TOO many cooks are spoiling the broth. In the case of the on-and-off negotiations to bring about the Manny Pacquiao-Floyd Mayweather, Jr. megafight, it may be a case of too many crooks spoiling boxing’s most palatable fight.
Five years and counting, boxing’s biggest fight remains a figment of the imagination, a striptease that to this day refuses to completely unravel. Just when it appears that the two sides have finally come to terms, one starts accusing the other of peddling lies. For every issue resolved, another ten issues crop up.
Top Rank Promotions head honcho Bob Arum, Pacquiao’s promoter, is taking a lot of heat for the protracted negotiations. As the ‘Pacman’s’ promoter, Arum is obligated to secure the most competitive and most financially rewarding fight for his ward. That fight is a showdown with Mayweather Jr. which is guaranteed to be the richest in boxing history. But instead of focusing solely on the match, Arum has lately been feeding Pacquiao with nondescripts like Brandon Rios and Chris Algieri. It is even sickening to hear Arum talking about the possibility of Pacquiao fighting Jessie Vargas (the World Boxing Association junior welterweight champion who is not even a household name in his own household) in the event the Mayweather Jr. fight crumbles.
The popular and prevailing opinion is that Arum refuses to come to terms with Mayweather’s camp because he wants Pacquiao – and all the profits he can generate from the ‘Pacman’ – for himself. The dream match is guaranteed to rake in big bucks, but given the 60-40 split Pacquiao is amenable to, it means that Arum will only have 40 percent of the cake. On the other hand, Arum can easily arrange one or two other fights involving Pacquiao and somebody under contract with Top Rank and savor all the profits for himself.
There is also the theory that Arum wants no part of Mayweather, Jr., if only to get back at him after the American boxer severed his ties with Top Rank several years ago and accused Arum of paying him like a slave. With the gargantuan amount of money involved in a Pacquiao fight, the best measure of revenge for Arum is for Mayweather Jr. to have no part in it.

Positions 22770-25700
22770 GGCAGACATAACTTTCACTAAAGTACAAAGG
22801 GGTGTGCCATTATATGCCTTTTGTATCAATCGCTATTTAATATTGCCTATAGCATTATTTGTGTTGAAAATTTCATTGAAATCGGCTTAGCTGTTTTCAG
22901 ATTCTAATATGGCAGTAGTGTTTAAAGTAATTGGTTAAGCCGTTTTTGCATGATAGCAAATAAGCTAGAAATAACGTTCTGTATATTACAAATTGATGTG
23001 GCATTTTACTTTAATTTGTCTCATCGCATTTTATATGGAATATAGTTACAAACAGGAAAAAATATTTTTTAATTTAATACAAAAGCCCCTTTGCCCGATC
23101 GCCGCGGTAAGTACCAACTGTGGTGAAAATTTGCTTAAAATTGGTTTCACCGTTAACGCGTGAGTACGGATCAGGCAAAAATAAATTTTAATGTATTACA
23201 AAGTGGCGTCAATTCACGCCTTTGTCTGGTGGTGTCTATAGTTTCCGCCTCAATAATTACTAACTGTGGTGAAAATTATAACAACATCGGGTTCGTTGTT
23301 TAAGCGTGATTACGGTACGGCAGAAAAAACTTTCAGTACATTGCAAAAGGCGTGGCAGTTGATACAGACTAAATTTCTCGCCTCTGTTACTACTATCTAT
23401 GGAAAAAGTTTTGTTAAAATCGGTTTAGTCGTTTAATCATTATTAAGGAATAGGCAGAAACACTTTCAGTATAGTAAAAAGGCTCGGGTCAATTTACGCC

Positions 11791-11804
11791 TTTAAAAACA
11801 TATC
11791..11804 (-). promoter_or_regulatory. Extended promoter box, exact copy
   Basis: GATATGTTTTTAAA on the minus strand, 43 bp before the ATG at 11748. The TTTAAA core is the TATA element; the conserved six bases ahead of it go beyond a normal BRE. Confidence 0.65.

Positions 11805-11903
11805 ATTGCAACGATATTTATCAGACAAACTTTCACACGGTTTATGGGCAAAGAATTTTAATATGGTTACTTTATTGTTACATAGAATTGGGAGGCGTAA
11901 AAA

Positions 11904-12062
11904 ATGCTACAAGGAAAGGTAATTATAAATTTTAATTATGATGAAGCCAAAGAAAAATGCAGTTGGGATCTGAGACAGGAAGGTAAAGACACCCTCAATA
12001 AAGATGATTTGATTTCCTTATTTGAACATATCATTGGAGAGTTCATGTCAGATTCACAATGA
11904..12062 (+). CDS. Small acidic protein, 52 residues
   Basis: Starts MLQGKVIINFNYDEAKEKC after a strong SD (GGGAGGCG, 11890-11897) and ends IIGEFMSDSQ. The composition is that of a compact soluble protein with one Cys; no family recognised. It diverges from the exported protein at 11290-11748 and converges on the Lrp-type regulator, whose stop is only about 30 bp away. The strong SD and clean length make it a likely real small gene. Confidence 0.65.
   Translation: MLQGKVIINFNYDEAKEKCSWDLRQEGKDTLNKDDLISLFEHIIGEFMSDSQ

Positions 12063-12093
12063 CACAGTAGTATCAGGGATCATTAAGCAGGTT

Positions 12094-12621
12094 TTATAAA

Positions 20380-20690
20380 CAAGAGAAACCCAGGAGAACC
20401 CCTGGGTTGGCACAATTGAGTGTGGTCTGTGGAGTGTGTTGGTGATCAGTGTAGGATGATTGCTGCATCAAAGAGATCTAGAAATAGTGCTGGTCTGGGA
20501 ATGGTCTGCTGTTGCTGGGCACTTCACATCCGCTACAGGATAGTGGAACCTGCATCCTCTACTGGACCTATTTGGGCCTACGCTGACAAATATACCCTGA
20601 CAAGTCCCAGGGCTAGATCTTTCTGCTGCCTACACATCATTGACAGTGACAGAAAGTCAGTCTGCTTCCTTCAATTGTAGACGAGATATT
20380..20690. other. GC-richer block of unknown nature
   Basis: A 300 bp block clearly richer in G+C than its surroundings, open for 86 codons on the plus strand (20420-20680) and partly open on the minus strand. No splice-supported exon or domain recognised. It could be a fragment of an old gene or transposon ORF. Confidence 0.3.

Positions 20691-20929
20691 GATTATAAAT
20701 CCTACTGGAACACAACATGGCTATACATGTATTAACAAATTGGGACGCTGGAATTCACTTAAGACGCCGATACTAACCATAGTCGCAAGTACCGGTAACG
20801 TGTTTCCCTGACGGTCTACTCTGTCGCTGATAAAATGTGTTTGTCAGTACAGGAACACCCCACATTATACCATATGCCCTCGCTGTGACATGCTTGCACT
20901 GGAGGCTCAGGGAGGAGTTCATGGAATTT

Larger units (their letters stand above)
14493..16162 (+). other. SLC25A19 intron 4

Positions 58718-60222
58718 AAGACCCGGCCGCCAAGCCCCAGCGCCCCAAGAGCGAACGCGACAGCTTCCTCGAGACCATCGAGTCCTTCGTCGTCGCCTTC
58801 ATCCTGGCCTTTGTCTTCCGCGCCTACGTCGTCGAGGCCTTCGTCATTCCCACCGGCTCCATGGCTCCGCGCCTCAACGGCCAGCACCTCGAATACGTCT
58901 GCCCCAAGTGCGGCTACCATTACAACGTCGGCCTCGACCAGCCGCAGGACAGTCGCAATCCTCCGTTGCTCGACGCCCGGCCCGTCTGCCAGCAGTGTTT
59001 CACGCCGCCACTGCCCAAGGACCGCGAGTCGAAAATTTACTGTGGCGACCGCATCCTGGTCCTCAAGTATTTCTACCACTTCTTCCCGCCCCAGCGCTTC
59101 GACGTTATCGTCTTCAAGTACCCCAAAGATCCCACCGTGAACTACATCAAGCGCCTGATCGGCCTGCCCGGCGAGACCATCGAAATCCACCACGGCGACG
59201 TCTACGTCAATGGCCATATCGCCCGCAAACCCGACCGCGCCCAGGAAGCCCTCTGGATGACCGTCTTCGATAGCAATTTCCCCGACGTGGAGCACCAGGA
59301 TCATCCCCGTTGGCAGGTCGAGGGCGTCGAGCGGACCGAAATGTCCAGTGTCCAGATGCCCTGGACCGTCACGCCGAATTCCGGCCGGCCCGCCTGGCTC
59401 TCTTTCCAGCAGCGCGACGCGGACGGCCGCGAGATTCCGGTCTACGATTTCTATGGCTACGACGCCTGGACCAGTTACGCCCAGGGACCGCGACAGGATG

Arum, of course, is not one to take the accusations sitting down. He is pointing the accusing finger on Mayweather Jr. and the champ’s entourage who appear to be more into hip-hop than boxing. “Nobody’s listening to anybody,” Arum has been quoted as saying, adding that in his 50 years of doing business in the sport, he has never seen a negotiation as crazy as the one involving Pacquiao and Mayweather.
Arum recently hinted that the fight is close to being a done deal, and Pacquiao seconded him by announcing that there is already an “agreement.” However, Mayweather Jr. made a cameo at the NBA All-Star game and denied reports of a done deal. The problem with the ongoing negotiation is that there appears to be no draft contract that both camps can evaluate and study. Any transaction, especially one that involves tons of cash, should have a draft contract that contains provisions the parties can modify or enhance in the course of the negotiation. A negotiation based on verbal averments is very difficult to finalize because one party can easily deny what he previously agreed on. Pacquiao can only say that there is an “agreement,” but an agreement does not necessarily mean a written one.